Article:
To protect your own interests, it is best to get a written description of your job functions and discuss it with your doctor in detail. If you are having physical issues or taking medications that will keep you from being able to safely perform your job, you need to let your doctor know. Also tell your doctor if your physical issues on the job could create a danger to other co-workers or the public. No one knows as well as you the physical requirements and dangers of your job.
What Is a Failed FCE?
“Failing” the Functional Capacity Evaluation generally means it’s been decided that you can’t meet the essential requirements of the job you held before your injury. That’s bad news if you were hoping to return to your job as you knew it.
On the other hand, if you already knew that you wouldn’t be able to return to work and were worried the test administrator wouldn’t see how injured you really are, “failing” the exam can be a good thing. It may mean you have the documentation you need to get the benefits you may deserve.
Don’t Try to Fake a Functional Capacity Evaluation
Take the test normally. Don’t load up on pain medication and over-exert yourself. It’s not the Olympics. By the same token, don’t exaggerate your symptoms or injuries. Your evaluator is trained to spot signs of faking, and they’re very good at it.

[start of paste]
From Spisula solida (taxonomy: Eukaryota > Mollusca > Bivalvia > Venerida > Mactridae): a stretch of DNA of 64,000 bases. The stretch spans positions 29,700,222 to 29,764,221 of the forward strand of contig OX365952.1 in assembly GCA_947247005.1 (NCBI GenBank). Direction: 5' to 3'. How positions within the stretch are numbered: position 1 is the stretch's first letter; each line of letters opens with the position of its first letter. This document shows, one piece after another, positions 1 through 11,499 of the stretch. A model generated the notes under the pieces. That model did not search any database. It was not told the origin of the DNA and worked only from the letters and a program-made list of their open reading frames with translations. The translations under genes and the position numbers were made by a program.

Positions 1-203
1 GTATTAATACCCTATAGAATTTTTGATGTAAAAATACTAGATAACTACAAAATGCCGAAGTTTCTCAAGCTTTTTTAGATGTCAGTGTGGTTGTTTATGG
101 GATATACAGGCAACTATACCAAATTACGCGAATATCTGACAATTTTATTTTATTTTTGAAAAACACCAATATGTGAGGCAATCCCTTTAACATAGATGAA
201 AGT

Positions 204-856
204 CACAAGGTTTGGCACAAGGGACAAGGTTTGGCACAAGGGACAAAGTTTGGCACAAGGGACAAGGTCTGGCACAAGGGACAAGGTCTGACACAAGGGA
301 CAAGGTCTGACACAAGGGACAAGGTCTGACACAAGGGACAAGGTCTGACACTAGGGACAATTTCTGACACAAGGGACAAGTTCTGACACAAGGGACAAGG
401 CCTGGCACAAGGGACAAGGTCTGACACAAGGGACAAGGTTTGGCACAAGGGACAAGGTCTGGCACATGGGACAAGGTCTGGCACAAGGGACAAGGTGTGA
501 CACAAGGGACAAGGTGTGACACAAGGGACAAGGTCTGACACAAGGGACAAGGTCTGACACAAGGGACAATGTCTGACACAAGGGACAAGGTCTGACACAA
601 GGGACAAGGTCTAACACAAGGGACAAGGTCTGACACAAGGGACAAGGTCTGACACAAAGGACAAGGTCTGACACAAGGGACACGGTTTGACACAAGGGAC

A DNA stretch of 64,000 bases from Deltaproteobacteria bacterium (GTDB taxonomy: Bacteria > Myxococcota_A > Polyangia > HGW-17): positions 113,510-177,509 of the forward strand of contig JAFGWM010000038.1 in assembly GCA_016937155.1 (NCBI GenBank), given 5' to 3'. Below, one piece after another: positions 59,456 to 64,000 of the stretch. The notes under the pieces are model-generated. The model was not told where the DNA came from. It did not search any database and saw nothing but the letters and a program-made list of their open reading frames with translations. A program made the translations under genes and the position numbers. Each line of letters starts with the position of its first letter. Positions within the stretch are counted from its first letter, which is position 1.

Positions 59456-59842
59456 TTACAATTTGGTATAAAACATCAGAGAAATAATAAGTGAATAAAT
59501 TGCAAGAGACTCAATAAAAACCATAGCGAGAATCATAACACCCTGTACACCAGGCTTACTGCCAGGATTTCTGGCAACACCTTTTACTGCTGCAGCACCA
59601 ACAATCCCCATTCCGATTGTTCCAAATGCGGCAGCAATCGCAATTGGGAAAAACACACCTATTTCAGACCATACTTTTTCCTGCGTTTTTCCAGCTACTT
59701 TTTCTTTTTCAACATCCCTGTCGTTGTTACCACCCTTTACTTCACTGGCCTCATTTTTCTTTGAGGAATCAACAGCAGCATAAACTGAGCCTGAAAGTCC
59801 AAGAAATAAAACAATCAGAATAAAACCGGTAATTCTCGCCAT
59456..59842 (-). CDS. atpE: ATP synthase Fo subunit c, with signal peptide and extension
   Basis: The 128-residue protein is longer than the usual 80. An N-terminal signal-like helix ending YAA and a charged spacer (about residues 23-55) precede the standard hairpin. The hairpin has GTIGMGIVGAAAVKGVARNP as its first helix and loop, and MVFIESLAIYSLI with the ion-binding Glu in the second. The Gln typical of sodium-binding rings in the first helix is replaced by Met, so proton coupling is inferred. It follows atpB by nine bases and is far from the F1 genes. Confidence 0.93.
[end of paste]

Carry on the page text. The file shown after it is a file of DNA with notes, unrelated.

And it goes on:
The FCE is not the only thing that matters. People’s bodies can feel and respond differently on different days and the test is far from a perfect measure of work conditions. An FCE is just one piece of the puzzle.
How Can the Law Offices of James Scott Farrin Help You?
Our team is comprised of recognized professionals in workers’ compensation. Several of our attorneys have more than ten years of experience. Some speak at seminars for other workers’ compensation attorneys. And we’ve worked for the “other side,” so we know what you’re up against. Several members of our team are former defense attorneys and paralegals for insurance companies.
Many of our workers’ comp attorneys are NC State Bar Board Certified in workers’ compensation law. Of the 30,512 attorneys licensed in North Carolina, only 152 are NC State Bar Board Certified Specialists in workers’ compensation law. That’s .5%!* And several of them practice right here at our firm.
What does it mean to be NC State Bar Board Certified? It means you have an attorney with extensive knowledge and experience in their specific area of law, having undergone intensive training, years of practice, and rigorous testing.
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We believe in caution and prudence. There is a lot to know about workers’ compensation law and the system can be extremely difficult to navigate successfully on your own.
That is why we urge anyone who has been injured on the job to contact us or call 1-866-900-7078 immediately after their injury. We will try to ensure that all the necessary measures are taken to preserve your potential right to workers’ compensation benefits.
*Figures provided by the N.C. State Bar as of February 2021.